There’s a term in Japanese – “Ikigai”, which roughly translates to “reason for being” which resonates very strongly with me. There is a similar term in Sanskrit (and other Indian languages) – “svadharma”, which roughly translates to “personal dharma”. Now dharma as a word is very complex – its root is “dhr”, which stands for “Hold”. It has been explained to me as follows — “Dharma is dhr ma – Dhr is to hold, Ma is the mother or the source”. So dharma is that which upholds the source.
Svadharma then is one’s personal path to uphold the source. One could then look at svadharma as one’s “reason for being” (or Ikigai). But it is not always easy to know what one’s svadharma is. In the old world, in Ancient India at least, the roles within society were clearly articulated —
- The Brahmins were the medium, mode, and vehicle of knowledge
- The Kshatriyas were the warriors — protectors and governors/rulers.
- The Vaishyas were the traders and artisans – they produced things that society wanted.
- The Shudras were the working class — without them, nothing could ever happen.
Now, supposedly in ancient times, these were classifications based on individual predilection and aptitude. People were free to traverse back and forth across these categories.
Along with the above, were also guidelines about how to live in society, known as the varnāshrama dharma.
- From childhood through early youth, the individuals were students (Brahmacharis). They acquired knowledge and skills.
- After completing the knowledge and skill acquisition, the individuals transitioned into the householder’s life (grihastha). They raised families, propagated humanity through their progeny, contributing to society in one of the ways listed in the first category.
- After the children of a couple came of age, the parents would retire (in middle age) to the forest, where they lived amidst nature, contemplating dharma and refining spiritual practices.
- As they entered old age, they would then forsake their identities and take up sannyasa (asceticism) — this was the last push for spiritual liberation (moksha).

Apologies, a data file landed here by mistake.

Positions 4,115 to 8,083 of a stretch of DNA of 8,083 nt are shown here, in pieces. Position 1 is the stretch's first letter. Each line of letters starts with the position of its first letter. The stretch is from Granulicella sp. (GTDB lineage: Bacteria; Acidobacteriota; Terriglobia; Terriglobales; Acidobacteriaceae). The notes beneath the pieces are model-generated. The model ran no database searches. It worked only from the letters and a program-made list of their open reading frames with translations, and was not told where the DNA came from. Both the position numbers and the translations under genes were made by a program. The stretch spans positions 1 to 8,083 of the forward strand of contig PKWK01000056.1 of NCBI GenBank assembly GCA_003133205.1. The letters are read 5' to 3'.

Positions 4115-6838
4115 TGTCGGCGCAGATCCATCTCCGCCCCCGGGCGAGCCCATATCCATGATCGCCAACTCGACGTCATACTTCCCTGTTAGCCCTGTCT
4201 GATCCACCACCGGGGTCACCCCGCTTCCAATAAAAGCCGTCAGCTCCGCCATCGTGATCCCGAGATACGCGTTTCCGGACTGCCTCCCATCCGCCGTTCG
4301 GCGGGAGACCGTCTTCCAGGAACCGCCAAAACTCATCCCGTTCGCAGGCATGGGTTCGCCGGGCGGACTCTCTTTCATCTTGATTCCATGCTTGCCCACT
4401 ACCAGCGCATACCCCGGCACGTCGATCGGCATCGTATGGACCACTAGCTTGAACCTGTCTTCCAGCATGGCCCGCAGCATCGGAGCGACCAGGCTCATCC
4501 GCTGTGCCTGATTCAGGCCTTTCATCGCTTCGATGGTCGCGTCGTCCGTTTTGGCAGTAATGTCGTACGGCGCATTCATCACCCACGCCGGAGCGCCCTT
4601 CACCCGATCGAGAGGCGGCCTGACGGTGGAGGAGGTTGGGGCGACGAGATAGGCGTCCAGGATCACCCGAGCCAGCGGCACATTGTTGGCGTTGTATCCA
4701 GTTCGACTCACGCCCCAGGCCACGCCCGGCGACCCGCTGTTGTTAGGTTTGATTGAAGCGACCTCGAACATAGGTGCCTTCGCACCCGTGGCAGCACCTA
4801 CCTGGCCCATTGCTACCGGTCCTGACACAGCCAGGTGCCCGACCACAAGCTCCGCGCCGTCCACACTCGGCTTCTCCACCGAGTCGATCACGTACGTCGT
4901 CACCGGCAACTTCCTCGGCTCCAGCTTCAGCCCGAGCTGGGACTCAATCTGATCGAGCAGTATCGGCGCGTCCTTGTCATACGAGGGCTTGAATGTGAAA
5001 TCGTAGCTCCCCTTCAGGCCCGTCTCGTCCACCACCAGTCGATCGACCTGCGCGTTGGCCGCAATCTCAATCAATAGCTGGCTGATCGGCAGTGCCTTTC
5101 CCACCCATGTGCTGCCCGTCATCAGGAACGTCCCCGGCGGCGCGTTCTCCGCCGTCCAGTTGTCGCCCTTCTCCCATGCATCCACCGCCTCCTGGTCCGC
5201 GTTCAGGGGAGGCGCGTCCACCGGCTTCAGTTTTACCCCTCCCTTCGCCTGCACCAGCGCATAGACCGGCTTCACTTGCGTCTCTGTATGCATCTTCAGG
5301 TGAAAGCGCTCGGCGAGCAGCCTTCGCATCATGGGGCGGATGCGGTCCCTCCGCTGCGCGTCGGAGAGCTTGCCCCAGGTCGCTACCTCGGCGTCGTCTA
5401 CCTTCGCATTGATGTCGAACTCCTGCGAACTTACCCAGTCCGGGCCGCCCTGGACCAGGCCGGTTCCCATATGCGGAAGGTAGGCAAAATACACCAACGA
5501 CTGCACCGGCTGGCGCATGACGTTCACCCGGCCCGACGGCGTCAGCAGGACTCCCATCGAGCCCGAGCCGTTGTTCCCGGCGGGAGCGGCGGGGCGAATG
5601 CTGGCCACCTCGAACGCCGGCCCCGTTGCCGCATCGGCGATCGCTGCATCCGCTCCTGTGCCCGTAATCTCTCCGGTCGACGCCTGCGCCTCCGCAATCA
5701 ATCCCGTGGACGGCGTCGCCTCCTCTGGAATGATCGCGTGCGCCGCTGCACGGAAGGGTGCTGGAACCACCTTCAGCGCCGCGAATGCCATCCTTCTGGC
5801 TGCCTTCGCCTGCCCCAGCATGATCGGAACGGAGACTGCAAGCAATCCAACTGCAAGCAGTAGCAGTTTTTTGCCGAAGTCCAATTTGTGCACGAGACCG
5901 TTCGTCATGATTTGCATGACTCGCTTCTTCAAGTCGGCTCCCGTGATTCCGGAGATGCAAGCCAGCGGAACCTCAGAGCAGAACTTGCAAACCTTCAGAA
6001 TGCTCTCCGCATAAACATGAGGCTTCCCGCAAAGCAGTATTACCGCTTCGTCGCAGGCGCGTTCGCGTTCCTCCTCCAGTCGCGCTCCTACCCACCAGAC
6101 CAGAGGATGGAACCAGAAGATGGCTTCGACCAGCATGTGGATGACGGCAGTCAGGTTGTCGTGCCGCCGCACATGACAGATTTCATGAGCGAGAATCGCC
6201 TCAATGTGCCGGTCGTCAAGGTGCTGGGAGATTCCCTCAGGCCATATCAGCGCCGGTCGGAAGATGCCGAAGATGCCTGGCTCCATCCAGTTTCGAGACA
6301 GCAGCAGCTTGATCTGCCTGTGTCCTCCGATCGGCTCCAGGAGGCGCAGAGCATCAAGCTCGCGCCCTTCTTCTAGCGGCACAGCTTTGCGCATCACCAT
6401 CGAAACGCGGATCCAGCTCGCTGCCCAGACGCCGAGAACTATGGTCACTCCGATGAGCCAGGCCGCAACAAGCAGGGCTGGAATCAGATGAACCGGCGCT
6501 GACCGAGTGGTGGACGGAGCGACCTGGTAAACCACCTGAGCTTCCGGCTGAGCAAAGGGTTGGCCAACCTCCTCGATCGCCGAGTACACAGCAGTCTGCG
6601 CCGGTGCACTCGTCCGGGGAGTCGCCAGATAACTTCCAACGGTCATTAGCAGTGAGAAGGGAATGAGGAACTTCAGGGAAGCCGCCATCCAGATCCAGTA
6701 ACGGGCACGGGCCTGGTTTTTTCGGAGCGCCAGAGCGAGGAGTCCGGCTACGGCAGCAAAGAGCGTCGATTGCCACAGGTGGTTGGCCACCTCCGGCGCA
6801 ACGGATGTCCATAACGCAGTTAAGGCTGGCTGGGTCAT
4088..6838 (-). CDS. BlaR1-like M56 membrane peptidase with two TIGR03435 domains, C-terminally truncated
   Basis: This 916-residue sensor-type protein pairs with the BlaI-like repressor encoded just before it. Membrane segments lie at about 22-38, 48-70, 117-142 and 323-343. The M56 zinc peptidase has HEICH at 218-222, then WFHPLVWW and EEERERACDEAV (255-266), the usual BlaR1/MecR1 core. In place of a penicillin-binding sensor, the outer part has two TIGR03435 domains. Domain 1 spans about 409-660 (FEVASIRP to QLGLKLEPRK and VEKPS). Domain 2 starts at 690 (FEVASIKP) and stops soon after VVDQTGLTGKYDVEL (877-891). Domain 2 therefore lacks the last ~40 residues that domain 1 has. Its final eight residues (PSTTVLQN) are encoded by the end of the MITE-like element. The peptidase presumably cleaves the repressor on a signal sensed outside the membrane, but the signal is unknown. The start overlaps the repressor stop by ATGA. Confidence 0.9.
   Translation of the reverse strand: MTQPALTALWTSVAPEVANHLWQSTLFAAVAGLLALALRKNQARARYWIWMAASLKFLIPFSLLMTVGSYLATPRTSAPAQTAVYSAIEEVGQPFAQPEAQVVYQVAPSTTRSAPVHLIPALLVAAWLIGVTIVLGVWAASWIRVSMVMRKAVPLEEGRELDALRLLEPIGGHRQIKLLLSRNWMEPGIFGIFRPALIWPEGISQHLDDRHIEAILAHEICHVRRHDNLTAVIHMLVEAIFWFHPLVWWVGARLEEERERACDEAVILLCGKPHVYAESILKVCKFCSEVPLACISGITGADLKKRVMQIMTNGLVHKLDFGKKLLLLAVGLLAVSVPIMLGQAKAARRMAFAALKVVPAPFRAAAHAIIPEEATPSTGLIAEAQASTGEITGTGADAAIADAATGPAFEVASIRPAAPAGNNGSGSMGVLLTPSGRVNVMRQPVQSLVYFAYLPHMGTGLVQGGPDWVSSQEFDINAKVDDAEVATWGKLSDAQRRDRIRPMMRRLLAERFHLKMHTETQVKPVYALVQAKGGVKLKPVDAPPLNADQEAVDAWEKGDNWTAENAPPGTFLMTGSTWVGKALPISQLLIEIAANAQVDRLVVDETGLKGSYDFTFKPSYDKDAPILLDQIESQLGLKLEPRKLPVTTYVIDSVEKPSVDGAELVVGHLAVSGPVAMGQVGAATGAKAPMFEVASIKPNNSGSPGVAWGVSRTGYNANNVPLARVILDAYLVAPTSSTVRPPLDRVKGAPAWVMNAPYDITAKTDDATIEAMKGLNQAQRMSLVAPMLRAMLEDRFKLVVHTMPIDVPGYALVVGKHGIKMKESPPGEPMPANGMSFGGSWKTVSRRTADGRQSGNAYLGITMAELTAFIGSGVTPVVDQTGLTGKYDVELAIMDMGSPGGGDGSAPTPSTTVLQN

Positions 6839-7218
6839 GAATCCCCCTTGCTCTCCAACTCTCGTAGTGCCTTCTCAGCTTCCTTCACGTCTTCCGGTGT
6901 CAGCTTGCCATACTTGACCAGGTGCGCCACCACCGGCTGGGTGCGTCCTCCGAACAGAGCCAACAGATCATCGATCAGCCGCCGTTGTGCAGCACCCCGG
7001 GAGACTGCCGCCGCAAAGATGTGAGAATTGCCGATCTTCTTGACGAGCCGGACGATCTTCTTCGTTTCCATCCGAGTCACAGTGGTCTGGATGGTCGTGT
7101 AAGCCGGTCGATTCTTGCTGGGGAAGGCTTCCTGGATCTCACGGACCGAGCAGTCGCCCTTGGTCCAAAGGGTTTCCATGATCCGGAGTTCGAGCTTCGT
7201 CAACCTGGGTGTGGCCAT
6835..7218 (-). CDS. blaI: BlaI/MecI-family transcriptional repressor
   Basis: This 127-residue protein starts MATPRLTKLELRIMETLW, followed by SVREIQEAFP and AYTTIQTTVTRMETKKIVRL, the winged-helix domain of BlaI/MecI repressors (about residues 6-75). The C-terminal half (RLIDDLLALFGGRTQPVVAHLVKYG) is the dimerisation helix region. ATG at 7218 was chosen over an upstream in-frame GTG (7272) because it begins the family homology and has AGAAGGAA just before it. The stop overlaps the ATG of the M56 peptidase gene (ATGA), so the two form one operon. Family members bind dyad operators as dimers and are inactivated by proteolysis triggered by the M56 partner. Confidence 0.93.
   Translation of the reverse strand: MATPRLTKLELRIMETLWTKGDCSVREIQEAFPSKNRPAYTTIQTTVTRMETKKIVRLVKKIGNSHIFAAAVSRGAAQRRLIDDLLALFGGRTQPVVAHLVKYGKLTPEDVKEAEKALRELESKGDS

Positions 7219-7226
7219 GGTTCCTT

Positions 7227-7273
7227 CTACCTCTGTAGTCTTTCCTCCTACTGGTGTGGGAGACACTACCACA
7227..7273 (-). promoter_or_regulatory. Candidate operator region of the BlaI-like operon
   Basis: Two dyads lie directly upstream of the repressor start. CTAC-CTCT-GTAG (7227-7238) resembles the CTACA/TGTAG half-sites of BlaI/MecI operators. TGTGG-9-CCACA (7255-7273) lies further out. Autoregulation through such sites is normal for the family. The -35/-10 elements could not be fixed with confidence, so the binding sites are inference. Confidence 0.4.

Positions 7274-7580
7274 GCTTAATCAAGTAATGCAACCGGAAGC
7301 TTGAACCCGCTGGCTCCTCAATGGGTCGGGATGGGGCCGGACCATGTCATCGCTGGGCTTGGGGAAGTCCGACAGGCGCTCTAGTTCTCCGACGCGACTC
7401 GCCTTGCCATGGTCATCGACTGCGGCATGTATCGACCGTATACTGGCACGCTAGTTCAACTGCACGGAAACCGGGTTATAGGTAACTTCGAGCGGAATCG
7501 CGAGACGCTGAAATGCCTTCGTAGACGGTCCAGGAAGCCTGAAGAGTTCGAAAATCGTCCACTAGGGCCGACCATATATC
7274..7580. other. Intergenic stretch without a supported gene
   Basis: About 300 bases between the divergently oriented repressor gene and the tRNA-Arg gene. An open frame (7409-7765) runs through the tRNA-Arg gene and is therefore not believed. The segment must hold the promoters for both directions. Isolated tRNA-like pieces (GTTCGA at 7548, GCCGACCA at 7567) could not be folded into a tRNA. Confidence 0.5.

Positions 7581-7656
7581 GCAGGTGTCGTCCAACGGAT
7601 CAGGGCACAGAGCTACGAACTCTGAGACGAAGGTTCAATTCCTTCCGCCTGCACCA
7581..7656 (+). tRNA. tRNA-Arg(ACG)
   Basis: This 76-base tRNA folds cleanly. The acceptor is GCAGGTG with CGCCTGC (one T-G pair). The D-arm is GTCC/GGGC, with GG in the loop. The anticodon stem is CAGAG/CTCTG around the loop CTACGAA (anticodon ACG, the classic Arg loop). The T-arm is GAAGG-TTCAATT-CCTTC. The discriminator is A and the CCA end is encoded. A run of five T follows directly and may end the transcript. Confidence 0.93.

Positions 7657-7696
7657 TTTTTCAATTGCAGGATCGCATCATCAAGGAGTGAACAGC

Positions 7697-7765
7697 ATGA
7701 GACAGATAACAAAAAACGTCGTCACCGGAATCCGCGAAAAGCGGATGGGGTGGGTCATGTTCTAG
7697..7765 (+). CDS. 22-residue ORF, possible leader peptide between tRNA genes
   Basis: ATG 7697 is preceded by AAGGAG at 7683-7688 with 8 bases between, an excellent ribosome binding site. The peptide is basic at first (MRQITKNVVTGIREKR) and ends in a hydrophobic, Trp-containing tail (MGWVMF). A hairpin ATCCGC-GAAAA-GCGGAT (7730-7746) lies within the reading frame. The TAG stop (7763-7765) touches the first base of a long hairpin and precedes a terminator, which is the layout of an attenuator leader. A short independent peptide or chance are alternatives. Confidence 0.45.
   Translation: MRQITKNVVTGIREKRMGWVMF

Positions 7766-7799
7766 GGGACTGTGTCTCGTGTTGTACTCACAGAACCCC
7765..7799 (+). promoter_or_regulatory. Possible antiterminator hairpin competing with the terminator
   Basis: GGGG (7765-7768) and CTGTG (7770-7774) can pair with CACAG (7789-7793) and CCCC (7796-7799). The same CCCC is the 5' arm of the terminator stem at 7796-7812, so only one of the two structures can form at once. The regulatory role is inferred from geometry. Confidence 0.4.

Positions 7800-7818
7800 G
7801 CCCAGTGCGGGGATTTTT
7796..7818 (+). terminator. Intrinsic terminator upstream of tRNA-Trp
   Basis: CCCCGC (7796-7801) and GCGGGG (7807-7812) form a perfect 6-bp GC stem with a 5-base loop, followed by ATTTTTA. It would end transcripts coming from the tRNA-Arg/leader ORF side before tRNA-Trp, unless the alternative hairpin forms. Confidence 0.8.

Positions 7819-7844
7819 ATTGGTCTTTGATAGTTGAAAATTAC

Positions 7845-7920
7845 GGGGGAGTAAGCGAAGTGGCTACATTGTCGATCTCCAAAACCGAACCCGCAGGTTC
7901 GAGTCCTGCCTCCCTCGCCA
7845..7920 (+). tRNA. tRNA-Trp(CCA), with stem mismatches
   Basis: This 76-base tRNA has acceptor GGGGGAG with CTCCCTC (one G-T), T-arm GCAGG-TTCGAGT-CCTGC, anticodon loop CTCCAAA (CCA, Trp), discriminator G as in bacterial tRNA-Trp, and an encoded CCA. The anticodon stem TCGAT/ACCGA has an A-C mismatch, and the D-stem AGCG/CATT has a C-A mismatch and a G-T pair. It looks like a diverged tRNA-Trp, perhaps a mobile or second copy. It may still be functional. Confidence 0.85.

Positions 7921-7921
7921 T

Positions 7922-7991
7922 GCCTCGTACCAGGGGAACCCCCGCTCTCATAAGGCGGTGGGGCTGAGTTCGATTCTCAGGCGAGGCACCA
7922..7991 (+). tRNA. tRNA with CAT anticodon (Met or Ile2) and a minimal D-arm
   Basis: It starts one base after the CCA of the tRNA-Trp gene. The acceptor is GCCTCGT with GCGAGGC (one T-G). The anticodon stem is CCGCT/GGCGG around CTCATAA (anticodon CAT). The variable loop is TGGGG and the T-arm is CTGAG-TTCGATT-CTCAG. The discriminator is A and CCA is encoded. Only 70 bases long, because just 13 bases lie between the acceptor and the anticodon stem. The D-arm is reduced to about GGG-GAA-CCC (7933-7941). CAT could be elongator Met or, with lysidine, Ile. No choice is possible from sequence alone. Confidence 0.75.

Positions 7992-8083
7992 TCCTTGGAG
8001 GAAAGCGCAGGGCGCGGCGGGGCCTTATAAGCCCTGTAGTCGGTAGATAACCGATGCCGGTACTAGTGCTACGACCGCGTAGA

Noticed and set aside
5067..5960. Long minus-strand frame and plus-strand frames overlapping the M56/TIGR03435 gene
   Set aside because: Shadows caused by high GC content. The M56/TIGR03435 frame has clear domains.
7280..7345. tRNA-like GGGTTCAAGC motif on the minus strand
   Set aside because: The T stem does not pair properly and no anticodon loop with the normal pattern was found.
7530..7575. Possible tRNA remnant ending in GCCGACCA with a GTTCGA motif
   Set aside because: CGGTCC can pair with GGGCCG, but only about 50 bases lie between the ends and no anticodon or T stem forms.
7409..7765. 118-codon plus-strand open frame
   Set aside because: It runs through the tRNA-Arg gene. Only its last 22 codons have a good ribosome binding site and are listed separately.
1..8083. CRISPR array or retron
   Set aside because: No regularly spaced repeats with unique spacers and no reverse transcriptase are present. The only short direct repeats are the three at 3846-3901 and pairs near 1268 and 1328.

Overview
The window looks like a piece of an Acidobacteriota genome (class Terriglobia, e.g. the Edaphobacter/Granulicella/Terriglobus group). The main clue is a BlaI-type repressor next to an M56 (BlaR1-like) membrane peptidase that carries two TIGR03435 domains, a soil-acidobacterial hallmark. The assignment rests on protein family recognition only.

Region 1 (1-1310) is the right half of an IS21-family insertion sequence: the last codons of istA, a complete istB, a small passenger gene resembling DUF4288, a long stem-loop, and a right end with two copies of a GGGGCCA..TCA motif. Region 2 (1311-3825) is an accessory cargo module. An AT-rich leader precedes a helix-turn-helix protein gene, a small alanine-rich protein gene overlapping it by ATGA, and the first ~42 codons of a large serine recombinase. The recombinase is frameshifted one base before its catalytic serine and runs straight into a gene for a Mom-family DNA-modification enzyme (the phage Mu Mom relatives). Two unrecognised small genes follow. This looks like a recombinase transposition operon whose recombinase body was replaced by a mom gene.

As that old saying goes, “that was then and now is now…”
Things aren’t as clear-cut (if they even were in ancient times) anymore — most of us have to work for a living till we are in old age, many even well into old age until we literally give up the ghost. What then would be the reason for being? How would one know?
Often people have to choose a profession based on survival/expediency rather than ability or interest. How can modern people navigate this world? There’s a saying that “if you love what you do, and do what you love, life becomes a joy”. However, if you can’t find that, life can become a struggle.
Is there a way to find one’s purpose in life? If so, what is it?
Sri Krishna in the Bhagavad Gita 3.35 says —
श्रेयान् स्व-धर्मो विगुणः पर-धर्मात् स्वनुष्ठितात् ।
स्व-धर्मे निधनं श्रेयः पर-धर्मो भयावहः ॥ ३५ ॥
śreyān sva-dharmo viguṇaḥ para-dharmāt svanuṣṭhitāt |
sva-dharme nidhanaṃ śreyaḥ para-dharmo bhayāvahaḥ || 35 ||
It is far better to execute one’s prescribed duties, even though imperfectly, than to perform another’s duty perfectly. It is better to die discharging one’s own duty in accordance with the varṇāśrama system than to engage in another’s duty, for it is dangerous to follow another’s path.
Here’s where Ikigai might have an answer for us —
Can this Venn diagram show us the way to find our svadharma? So many questions arise —
How do we know if what we think is our personal dharma does not violate the larger dharma in general? A businessman, for instance, might be very successful at making money, and can perhaps even justify his profession as his reason to be, certainly because he can argue that he loves what he does, the world certainly might need what he produces or sells, he is good at his job and he’s making money (getting paid for it).
So then how can we unfold this scenario using the Bhagavad Gita as a guide?
It is important to understand the motivation for our actions. Why are we doing what we do? Is it for the sheer joy of doing something that we are good at? Is it for the greater good? Can we be totally honest with ourselves and face the truth about our motivations thereof?
Sri Krishna, in BG 3.25 says —
सक्ताः कर्मण्य् अविद्वांसो यथा कुर्वन्ति भारत ।
कुर्याद् विद्वांस् तथासक्तश् चिकीर्षुर् लोक-सङ्ग्रहम् ॥ २५ ॥
saktāḥ karmaṇy avidvāṃso yathā kurvanti bhārata |
kuryād vidvāṃs tathāsaktaś cikīrṣur loka-saṅgraham || 25 ||
O descendant of Bharata, ignorant people perform their duties with attachment. Those who are wise should also work, but without attachment, desiring to instruct the people in general.
BG 3.27 —
प्रकृतेः क्रियमाणानि गुणैः कर्माणि सर्वशः ।
अहङ्कार-विमूढात्मा कर्ताहम् इति मन्यते ॥ २७ ॥
prakṛteḥ kriyamāṇāni guṇaiḥ karmāṇi sarvaśaḥ |
ahaṅkāra-vimūḍhātmā kartāham iti manyate || 27 ||
All aspects of material activity are performed by the three binding forces of material nature, but a person whose intelligence is bewildered by false ego thinks himself to be the doer.